Were you in an accident on a bicycle? You may need a Rolling Meadows bicycle accident attorney Call our Illinois bicycle accident lawyers at Claim Your Justice to schedule a free consultation at 847-434-3555 to help you if you have been injured while on a cycle.

Personal Injury Attorney Keith Shindler On Bicycle Accidents

bicycle accident

Bicycle Accidents And Personal Injuries

Hello, this is Keith Shindler coming to you with another edition of Claim Your Justice Facebook Live. Personal injuries happen in many types of scenarios, some of which we’ve talked about throughout the weeks. My purpose in having these live sessions is to try and give you information.

I want to provide information to you so that if some tragedy befalls you or anyone you may know, and they’re injured as a result of someone else’s negligence, you will be prepared and know the proper course of action to take.  I’m teaching you how to Claim Your Justice.  Call  Claim Your Justice at 1-888-88 KEITH, that’s 1-888-885-3484 and one of our lawyers will professionally help you recover the proper amount of money for the particular injury and the scenario that may have occurred.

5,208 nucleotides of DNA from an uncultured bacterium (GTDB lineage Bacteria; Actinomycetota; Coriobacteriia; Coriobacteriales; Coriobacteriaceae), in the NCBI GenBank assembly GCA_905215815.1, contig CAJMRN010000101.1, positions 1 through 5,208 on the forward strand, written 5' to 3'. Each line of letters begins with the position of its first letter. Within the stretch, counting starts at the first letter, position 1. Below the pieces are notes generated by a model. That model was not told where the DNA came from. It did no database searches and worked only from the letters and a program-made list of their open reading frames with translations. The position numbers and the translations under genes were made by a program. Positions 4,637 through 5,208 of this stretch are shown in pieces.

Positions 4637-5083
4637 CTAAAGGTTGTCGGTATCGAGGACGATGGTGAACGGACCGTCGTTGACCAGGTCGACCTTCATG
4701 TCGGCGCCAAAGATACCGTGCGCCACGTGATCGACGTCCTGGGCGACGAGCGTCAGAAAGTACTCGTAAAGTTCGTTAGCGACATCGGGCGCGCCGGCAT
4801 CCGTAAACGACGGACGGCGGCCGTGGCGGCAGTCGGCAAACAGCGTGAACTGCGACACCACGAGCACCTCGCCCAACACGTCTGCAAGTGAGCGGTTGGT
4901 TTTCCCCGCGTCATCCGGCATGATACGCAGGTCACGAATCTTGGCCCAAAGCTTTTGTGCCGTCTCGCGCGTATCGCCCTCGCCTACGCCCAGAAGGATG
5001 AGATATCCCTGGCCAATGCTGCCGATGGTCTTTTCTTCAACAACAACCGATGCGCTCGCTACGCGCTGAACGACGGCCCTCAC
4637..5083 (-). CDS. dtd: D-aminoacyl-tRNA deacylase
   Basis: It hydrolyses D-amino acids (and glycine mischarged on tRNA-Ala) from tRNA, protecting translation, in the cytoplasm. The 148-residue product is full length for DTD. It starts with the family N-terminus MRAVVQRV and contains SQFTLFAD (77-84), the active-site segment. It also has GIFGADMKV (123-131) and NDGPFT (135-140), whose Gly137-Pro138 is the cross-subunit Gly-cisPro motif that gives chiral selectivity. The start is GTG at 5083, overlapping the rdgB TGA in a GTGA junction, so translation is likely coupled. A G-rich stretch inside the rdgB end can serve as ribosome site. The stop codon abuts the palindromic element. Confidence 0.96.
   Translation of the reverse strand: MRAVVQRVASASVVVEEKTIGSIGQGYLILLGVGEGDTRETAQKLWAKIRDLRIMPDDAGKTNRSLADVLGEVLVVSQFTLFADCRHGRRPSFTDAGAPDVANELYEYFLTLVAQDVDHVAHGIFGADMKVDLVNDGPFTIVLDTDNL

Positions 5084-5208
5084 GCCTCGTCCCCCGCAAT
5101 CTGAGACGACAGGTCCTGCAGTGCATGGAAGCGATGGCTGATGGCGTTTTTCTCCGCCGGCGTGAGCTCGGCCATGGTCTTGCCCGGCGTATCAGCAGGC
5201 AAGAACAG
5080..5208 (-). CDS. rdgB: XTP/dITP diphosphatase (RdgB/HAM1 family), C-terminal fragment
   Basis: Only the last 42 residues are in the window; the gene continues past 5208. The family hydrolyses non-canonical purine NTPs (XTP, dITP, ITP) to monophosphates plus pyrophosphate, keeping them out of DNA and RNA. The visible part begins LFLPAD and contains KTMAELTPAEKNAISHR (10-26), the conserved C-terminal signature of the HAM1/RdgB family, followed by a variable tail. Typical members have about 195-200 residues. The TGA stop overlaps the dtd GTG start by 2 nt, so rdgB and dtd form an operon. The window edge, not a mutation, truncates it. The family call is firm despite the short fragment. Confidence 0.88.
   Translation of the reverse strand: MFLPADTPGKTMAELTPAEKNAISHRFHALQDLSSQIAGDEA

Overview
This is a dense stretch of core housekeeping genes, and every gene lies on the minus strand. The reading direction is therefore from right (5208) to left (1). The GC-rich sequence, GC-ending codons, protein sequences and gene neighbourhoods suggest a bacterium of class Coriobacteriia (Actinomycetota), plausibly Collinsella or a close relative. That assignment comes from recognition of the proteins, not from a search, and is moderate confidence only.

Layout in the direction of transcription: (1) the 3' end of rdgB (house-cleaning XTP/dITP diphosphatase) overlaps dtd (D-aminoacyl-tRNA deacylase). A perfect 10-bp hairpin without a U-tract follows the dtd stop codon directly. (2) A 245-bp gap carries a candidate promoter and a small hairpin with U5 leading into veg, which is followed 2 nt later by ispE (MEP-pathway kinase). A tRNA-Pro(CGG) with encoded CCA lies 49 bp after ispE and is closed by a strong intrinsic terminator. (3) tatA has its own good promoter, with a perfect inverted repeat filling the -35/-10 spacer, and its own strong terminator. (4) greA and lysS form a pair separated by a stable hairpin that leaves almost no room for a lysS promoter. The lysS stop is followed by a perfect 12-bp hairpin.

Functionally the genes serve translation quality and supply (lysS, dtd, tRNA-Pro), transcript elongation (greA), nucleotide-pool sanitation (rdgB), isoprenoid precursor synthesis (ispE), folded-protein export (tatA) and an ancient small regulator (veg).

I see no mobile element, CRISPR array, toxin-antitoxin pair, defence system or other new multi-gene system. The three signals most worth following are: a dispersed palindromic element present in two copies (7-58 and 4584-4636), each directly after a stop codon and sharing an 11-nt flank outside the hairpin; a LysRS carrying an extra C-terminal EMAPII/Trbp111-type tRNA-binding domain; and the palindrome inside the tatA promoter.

Summer Brings More Bicycles

Today we’re going to talk about bicycles. Summer is almost here, soon enough there are going to be lots of bicycles on the road, you are going to be out on a bicycle, your kids will be out on a bicycle, and your adult-grown parents will be out on bicycles.

Unfortunately, there are lots of injuries that happen when someone is out on their bike. The type of injuries that occur can vary greatly. In the worst-case scenario, you have a bike rider who’s run off the road, hits some type of cement pole or median, or falls into a ditch, and is seriously injured. Sometimes those accidents result in someone’s death. That’s rare, but it’s possible.

Frequently, you have someone who suffers an injury like a broken arm, a broken wrist, a broken leg, or head injuries where someone breaks the skull or the orbit around their eye, it’s called an orbital fracture, and you could have a combination of those injuries.